Katniss in Space: A Rogue One Review 

This film could best be described as Katniss Everdeen In Space. While this prequel is light years (and a galaxy far away) of an improvement over the New Hope reboot aka The Force Awakens, it is not the second coming of Christ fanboys are making it out to be.

Katniss Everdeen in Space is not so much a good movie as it is a good Star Wars movie by Star Wars standards.

Disney committed the cardinal sin I called them out on when Captain America: Civil War was released, they regurgitate the same plot, outline, and devices in the same movies.

One of Marvel/Disney’s biggest cinematic sins is that they go to the proverbial well to often for the same setup that may have been a hit in a previous chapter. For example: one of the most popular scenes in season one of Daredevil is the hallway scene that’s a throwback to Oldboy. So they recreate the same scenario in the stairwell scene in season 2. Hulk pummeling Loki senselessly during the first Avengers film was reiterated with the gamma radiated behemoth doing the same to Ultron in the sequel. The opening of Civil War was a throwback to the first 10 minutes of Winter Soldier. It’s a reflection of Marvel resting on their laurels and not a good look. Iron Man 1-3, Guardians of the Galaxy, Antman, and Doctor Strange are all the same bastardization of Joseph Campbell’s Journey of the Privileged White Male Douchebag.

Once again in Rogue One, we have a space opera about rebels fighting the galactic empire and stopping them from using their MacGuffin of a planet destroying weapon.

As a character, Jyn is essentially a blank slate who is both boring an uninteresting. Again Katniss Everdeen sans the character development.

A major letdown from the fleshed out heroines Padme, General Leia, and Rey.

While conversing with my buddy Christopher Chinn, he made an excellent point on why Jyn’s privilege and attitude is a reflection of white fauxminism:

“So the biggest issue is that Jyn’s storyline is supposed to be this awesome heroic story, but it really reads as ‘All the problems of white feminism’ to me. She goes from ‘I don’t care about politics (even as my father is working to help the space nazis with genocide, and I was raised by a militant Black rebel)’ to ‘Don’t you see? Everyone has to listen to me because HOOOOOPPPPEEE.'”

This film also wastes, the magnificent tour de force that is Forest Whitaker who plays Saw Gerrera, Jyn’s militant Magical Negro mentor/pappy.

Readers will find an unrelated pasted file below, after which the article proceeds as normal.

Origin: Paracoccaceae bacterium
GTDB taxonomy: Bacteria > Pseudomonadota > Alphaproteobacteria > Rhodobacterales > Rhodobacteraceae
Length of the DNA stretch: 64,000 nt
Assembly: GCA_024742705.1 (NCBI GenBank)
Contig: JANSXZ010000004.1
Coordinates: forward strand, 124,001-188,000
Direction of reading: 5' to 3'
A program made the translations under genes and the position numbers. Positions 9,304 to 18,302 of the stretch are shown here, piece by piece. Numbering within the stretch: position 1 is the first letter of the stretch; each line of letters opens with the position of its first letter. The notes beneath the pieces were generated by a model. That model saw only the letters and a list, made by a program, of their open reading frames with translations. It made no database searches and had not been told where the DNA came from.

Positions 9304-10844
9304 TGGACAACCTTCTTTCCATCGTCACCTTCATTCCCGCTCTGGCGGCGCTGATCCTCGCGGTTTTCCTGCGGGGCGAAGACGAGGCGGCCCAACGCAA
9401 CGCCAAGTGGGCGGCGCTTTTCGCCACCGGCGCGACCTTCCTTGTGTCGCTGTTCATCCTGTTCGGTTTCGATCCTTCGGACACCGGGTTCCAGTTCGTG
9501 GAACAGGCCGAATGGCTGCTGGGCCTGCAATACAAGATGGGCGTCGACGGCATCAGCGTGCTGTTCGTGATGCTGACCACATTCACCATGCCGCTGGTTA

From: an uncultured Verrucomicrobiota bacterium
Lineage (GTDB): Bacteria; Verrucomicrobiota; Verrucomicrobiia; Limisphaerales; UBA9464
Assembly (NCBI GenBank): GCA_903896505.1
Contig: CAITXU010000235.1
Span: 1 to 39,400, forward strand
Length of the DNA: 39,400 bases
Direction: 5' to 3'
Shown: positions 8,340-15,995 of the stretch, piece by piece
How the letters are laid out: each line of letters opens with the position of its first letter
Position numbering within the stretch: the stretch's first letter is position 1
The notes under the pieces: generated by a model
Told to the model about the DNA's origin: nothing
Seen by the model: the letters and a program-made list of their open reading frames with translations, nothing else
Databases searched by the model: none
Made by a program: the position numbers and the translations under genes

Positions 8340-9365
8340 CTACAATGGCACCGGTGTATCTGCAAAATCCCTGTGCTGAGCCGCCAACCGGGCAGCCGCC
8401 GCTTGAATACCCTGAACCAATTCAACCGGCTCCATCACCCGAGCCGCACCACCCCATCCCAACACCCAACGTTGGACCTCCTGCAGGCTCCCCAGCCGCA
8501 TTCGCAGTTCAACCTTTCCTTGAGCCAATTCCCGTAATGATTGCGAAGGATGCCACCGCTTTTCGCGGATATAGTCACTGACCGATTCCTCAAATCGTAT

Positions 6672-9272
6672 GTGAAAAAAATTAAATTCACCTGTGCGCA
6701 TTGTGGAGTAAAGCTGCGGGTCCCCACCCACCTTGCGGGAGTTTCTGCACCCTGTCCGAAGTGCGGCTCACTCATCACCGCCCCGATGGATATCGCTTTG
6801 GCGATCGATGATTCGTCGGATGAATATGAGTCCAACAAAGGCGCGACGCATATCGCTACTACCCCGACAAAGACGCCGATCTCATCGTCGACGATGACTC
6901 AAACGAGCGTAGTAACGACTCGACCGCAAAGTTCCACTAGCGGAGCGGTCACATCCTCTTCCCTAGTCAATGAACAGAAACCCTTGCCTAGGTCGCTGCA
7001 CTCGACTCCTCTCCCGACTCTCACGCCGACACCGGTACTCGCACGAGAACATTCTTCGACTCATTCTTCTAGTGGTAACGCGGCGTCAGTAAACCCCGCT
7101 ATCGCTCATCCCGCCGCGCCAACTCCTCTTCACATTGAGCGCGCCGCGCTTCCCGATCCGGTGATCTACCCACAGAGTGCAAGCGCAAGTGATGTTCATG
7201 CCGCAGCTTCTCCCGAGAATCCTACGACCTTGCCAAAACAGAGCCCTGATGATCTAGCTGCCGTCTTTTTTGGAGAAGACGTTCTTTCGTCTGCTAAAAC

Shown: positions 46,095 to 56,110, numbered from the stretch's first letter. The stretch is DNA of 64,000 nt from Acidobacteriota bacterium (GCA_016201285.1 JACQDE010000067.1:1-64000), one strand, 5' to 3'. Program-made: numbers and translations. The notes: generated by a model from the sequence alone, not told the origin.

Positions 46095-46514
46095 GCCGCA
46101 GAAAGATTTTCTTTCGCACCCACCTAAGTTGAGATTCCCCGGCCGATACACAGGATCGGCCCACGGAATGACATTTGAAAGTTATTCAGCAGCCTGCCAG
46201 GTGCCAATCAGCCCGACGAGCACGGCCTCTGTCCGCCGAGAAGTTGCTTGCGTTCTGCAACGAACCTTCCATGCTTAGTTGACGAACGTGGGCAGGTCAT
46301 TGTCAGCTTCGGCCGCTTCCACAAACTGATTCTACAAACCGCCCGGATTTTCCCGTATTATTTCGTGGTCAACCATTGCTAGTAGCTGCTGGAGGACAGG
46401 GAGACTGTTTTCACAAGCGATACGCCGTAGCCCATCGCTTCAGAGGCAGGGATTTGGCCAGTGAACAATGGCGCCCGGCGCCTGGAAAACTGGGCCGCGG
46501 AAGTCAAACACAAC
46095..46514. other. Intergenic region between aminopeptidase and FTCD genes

Chinn also made another profound point about Gerrera and the rebellion.

“The other unintentional narrative they end up producing is that white folks basically won’t step in until their own lives are at stake: Saw Gerrera, the Black ‘extremist’ so far is only doing two things different than the Rebellion — a) Actually fighting back, and b) has a lie detector creature that apparently scrambles up your head for a day or two (which, bad, but when we compare the fact the Jedi High Council used their Force powers to rip info from a prisoner’s head, knowing it could kill him, we’ve already painted the line way further down than this…) The rest of the damn Rebellion doesn’t even start to step up UNTIL the Death Star… so…”

In other words, white liberal fauxgressives finally acting brand new and shocked that the world is full of injustice only after Donald Trump is elected president.
With that being said, Rogue One offers some high points.

Some surprisingly witty dialogue pops up throughout the film. Much of it is courtesy of K2-S0, the snarky and possible offspring of our favorite robots (C-3P0 and R2-D2) threw shade with all the dark side of the force, played wonderfully by the ever delightful Alan Tudyk.

Along with K2, Donny Yen stole every scene as Force-sensitive Chirrut Imwe. He rocked it and needed more scenes. He needs a spinoff film. His character managed to execute the blind mystic trope without being cliched.

Is it hot in here or is it just Yen?

Speaking of hawtness, the Dilftastic Jimmy Smits makes a cameo and the delectable Diego Luna and his pornstache continuously distracted me from the film.

This was me every time they were on screen:

And they weren’t the only ones. The rumors are true. The Dark Side does indeed have cookies and other delicious yummies.